The Double Decker effect

Have you ever had a Cadbury's Double Decker? For the uninitiated it is a chocolate bar with a layer of nougat (is that pronounced 'nugget' or 'noogar'?) on the top and a layer of rice crispy balls on the bottom, smothered in chocolate. When I get just over half way through one I always experience, what I call, the 'Double Decker effect'.

The experience starts when you look through the variety of chocolate bars in The Shop. You simply cannot decide which to buy. Obviously it's going to be either a Lion bar, Wispa, or Kit-kat Chunky but then you realise there are no Lion bars and you really wanted something a bit different. Its been a long time since you've had a Double Decker and the wrapper is a rakish combination of orange and purple. You a little bit too long and it has you. You can taste the sumptuous Cadbury's chocolate. You can feel the crunch of rich crispies. You want it, and looking at it sitting on the shelf in that seductive manner, you can tell that it wants you.

You gently pull it from the roughly torn cardboard pack with all its sisters and look at it sitting in your grasp. It feels right. A bar that will not only satisfy you but make you hungry for more. You pay, and before you have left The Shop, you have subconciously torn the wrapper exposing an indecent amount of chocolate. Stepping into the street you tentatively touch the bar to your lips. You've been hurt before and you are nervous about that first bite. Close your eyes and take a modicum of chocolatey, nougatty goodness.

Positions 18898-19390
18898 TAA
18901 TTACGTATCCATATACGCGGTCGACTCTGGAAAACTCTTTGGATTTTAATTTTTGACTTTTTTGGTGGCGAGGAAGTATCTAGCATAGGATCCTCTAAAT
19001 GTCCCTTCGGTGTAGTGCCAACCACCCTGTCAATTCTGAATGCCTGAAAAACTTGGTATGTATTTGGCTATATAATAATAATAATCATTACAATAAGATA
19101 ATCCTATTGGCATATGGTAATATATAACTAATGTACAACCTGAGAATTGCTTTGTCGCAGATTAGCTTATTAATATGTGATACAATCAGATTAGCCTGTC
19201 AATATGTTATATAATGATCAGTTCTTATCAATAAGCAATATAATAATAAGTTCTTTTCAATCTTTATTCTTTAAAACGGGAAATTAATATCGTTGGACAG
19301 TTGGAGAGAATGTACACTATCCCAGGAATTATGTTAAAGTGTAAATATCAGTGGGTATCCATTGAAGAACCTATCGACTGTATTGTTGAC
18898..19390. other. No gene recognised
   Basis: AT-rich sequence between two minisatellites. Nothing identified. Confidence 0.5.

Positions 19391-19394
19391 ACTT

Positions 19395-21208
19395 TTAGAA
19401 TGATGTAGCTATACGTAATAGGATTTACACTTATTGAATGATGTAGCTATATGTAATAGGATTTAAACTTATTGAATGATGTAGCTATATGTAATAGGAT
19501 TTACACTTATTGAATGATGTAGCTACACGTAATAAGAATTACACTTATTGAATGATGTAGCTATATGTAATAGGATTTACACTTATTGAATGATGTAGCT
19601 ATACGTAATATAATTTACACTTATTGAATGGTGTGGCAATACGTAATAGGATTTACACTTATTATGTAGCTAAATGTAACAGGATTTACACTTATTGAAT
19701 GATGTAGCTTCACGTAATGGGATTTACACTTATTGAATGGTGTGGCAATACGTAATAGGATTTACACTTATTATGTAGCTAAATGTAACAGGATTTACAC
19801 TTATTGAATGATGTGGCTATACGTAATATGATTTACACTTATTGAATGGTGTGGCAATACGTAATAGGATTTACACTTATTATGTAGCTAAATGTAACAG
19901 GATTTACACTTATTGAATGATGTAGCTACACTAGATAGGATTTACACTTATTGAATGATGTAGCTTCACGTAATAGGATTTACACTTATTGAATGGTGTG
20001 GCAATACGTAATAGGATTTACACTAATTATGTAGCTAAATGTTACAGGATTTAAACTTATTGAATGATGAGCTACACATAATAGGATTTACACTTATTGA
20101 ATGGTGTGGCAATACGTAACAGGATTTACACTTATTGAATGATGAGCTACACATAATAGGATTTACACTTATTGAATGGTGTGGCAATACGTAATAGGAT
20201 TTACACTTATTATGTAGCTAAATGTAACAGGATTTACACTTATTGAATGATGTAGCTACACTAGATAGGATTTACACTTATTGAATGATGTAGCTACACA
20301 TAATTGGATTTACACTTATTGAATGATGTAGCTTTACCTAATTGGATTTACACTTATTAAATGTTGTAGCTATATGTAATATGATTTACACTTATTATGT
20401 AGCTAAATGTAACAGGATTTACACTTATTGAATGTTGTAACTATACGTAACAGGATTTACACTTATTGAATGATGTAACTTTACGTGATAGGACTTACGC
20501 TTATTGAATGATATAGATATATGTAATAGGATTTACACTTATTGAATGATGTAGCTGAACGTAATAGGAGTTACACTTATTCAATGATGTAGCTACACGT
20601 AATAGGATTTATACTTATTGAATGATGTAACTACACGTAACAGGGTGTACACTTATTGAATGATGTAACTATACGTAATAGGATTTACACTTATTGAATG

It is delicious! You wonder why you have been eating any other sort of food. This is the finest of all foods. If you could taste colour, this would be a rainbow. You eat and everything is good. Troubles are forgotten and all is calm. A tear trickles down your cheek.

This is not the 'Double Decker effect'.

You are two thirds of the way through and it begins to rain. There is too much nougat. The sweetness overpowers you and you feel unpleasantly giddy. You masticate a gloopy mess which does not end. Each chew brings forth more of this unending saccharine. At the same time you realise that, next to previously chewed chewing gum, rice crispies are possibly the blandest substance in existence. You would expect the banality of the rice crispies and the potent sweetness of the nougat would cancel each other out. This is where Cadbury's have been really clever because they on intensify each other's strength, leading to an unending confectionary nightmare.

By the end you rue the day you ever were seduced into looking at this hate-filled chocolate bar.

This is the 'Double Decker effect'.

I find this experience can be applied to all manner of things. Things where there is a sufficiently long gap between successive relapses. Like child birth, watching Last of the Summer Wine, drinking real ale on an empty stomach, skiing, listening to Portishead on wet February evening, visiting Coventry, and demonstrating to your wife that you know the name and director of every Star Trek: The Next Generation episode.

You have been warned.